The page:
The trucking industry pays well and with the current driver shortage, the industry is surely looking for new entrants to fill the shortage. The demand for freight is on the rise too, causing even more demand for trucking services. You need to look at some of the expenses of starting a trucking business.
Startup costs range from $6000 to $15,000. This cost doesn’t include any of the equipment, and that’s why most people consider trucking to be an expensive business to start. In retrospect, it requires low initial investment when compared to other businesses.
Once your trucking business is up and running you can use trucking and freight factoring to help with operating costs. There are factoring companies that specialize in trucking and understand the struggle of cash flow and hence, offer small business financing opportunities.
Any business that operates commercial vehicles for hauling cargo or transporting passengers must be registered with the FMSCA. This is vital for businesses involved in interstate commerce. You need to get an MC/USDOT number that can cost around $300 for the filing fee.
In order to get started, you’d need to get your business registered with your local county and state. Depending on your corporate structure, you’ll register your business as a corporation, LLC or sole proprietor using a DBA. The associated legal fees, registration and license fees can run up to $1,000 or more. However, the cost can vary from state to state, so make sure you research this and find out the cost in your area.
Unified Carrier Registration (UCR)
All the businesses that deal in interstate or international commerce via truck or bus are governed by the Unified Carrier Registration (UCR). Each business has to pay a fee to their respective state. Several states don’t participate, so you must pay the fee to a neighboring state if your state doesn’t participate. The fee depends on the number of qualifying commercial motor vehicles (CMVs) in the business’s fleet. For instance, the UCR fee in Texas is for up to two vehicles is $62, which then increases to $185 for three to five vehicles.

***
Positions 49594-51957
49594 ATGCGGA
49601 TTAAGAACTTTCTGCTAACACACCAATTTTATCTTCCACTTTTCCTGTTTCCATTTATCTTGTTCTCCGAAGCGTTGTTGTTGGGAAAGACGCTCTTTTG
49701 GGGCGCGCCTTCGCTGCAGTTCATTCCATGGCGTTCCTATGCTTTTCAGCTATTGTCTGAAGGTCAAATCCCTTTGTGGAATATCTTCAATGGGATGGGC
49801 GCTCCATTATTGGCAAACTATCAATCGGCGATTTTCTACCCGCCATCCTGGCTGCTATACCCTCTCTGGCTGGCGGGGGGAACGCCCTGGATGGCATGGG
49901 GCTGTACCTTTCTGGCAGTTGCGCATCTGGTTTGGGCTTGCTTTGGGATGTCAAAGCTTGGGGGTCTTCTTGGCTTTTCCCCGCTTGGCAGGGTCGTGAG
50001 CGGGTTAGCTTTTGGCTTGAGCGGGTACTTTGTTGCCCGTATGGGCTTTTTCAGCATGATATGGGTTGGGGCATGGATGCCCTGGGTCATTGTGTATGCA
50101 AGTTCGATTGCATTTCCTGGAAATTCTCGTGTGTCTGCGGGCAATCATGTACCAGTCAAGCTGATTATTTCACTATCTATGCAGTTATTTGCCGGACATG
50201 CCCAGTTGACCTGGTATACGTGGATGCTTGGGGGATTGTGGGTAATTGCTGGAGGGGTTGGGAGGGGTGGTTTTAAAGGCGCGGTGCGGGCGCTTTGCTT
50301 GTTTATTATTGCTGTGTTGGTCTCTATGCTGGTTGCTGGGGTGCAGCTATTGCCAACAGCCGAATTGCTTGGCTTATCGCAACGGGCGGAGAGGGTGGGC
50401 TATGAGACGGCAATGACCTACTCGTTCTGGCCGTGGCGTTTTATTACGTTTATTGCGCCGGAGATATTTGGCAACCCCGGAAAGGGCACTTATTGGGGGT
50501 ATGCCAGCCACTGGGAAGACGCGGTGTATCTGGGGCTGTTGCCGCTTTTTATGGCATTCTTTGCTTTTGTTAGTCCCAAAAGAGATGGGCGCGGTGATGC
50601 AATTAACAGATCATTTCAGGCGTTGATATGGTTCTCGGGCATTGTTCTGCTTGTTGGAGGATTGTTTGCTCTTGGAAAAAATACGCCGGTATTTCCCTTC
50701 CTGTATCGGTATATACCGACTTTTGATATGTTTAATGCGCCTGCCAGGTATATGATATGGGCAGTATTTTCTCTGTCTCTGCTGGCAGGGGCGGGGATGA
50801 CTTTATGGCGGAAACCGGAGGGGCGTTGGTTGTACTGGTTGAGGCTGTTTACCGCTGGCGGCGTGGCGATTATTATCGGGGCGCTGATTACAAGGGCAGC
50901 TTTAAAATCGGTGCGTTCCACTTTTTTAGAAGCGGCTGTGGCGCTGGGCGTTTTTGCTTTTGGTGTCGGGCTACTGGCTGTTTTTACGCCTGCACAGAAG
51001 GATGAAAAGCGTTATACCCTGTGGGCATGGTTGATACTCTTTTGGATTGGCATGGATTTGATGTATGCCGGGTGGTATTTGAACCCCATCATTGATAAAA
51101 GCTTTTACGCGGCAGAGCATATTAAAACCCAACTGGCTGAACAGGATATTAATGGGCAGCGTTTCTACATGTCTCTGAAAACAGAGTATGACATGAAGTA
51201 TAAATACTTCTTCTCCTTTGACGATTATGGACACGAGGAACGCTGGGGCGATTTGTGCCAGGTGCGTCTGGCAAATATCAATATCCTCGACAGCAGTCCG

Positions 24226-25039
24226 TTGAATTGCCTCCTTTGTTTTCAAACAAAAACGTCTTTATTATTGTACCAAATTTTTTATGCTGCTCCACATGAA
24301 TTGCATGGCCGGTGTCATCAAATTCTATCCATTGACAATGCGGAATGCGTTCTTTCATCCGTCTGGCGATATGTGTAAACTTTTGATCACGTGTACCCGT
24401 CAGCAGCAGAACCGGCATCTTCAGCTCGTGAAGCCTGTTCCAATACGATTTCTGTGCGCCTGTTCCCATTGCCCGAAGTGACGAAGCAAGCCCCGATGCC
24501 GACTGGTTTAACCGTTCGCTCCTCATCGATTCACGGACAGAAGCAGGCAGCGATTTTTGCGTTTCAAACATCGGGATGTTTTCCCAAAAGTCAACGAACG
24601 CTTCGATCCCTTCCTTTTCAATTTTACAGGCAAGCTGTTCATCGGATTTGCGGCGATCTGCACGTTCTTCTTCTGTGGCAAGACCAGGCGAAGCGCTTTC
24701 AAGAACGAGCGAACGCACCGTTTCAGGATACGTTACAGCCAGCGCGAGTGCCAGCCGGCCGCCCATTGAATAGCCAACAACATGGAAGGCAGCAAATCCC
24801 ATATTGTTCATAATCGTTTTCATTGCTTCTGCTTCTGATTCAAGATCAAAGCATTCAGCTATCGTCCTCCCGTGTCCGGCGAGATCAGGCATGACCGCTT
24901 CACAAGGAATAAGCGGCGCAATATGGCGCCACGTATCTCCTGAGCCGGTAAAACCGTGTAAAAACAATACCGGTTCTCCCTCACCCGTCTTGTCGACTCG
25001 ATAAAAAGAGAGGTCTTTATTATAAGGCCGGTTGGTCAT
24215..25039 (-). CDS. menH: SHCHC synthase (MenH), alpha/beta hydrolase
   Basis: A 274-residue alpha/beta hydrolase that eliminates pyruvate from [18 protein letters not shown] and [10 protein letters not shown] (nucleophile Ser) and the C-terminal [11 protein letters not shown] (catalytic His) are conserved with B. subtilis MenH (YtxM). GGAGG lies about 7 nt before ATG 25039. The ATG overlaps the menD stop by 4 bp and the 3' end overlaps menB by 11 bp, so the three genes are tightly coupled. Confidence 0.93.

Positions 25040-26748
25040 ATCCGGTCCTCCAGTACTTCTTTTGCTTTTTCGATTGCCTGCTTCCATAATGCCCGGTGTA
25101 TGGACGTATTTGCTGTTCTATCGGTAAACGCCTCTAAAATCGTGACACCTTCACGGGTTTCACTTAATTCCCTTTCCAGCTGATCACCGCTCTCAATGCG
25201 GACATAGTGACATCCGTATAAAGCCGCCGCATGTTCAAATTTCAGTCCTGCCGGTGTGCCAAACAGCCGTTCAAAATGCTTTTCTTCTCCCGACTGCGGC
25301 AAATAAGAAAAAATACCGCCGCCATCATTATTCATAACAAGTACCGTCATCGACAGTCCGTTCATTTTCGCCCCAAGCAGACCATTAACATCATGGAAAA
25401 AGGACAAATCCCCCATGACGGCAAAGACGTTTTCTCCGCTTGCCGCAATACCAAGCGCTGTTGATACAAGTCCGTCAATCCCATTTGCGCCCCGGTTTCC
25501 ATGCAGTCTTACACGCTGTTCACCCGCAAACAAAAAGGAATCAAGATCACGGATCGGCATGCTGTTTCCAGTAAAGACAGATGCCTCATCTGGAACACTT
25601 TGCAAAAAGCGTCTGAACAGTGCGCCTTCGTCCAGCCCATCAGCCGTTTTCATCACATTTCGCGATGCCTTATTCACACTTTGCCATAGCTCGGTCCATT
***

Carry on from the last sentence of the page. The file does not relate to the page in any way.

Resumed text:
The average semi-truck insurance costs for owner operators that lease on to a motor carrier ranges from $3,000 to $5,000 a year. Owner operators can expect to pay between $9,000 and $12,000 per truck per year. This amount varies based on the model, condition and year of your truck. The type of coverage also plays an important role in determining the total cost of insurance of a vehicle.
CDL License and Endorsements
You’re required to have a Commercial Driver’s License to drive commercial motor vehicles (CMV) such as tractor trailers, semi-trucks, dump trucks, and passenger buses. CDL’s are available in 3 different classes, determined by the vehicle’s gross vehicle weight rating (GVWR) and other special requirements.
GVWR more than 26,000 pounds with towed vehicle heavier than 10,000 pounds
GVWR more than 26,000 pounds with towed vehicle less than 10,000 pounds
Vehicle designed to transport 16 or more passengers or transport hazardous materials (HazMat)
If you are aiming to operate hazardous cargoes or any other specialized vehicles, you will need to have proper endorsements added to your CDL. These endorsements will allow you to haul the respective cargo without getting into any unnecessary trouble.
A few examples of CDL license endorsements you might want to invest in are;
- H — HAZMAT
- T — Tank for liquid cargo
- P — Passenger transport vehicle operator
CDL license costs aren’t expensive, but CDL training can cost between $3,000 and $7,000 depending on they type of CDL and which endorsements you need.
The cost of vehicles can vary significantly, depending on the types and model of the truck you buy. New trucks can cost anywhere from $80,000 to $150,000 or more. If you wish to keep your investment to the minimum, going for used vehicles is a great option. However, you need to make sure that the truck is in good, reliable condition. Opting for poor used vehicles might lower your initial cost, but then it can increase your maintenance costs in the long run.
Trucking and Freight Factoring
Once your business is up and running, factoring companies can help you smoothly operate your business with upfront cash advances and collections for all your freight bills. It’s important to note here that invoice factoring isn’t a loan. This small business financing solution entails selling your freight bills at a discount and getting paid upfront without waiting to collect from your brokers and shipping customers.
This is the best way to get some fast cash in hand so you can take care of your trucking expenses. Once your cash flow improves, invoice factoring assists in keeping your loyal customers without having to compromise on your business operations. Even if you have been disappointed by other financial sources, this is one door that’s always open for small businesses in need. And since it requires no collateral, invoice factoring is the ultimate tool to help you keep your business running smoothly.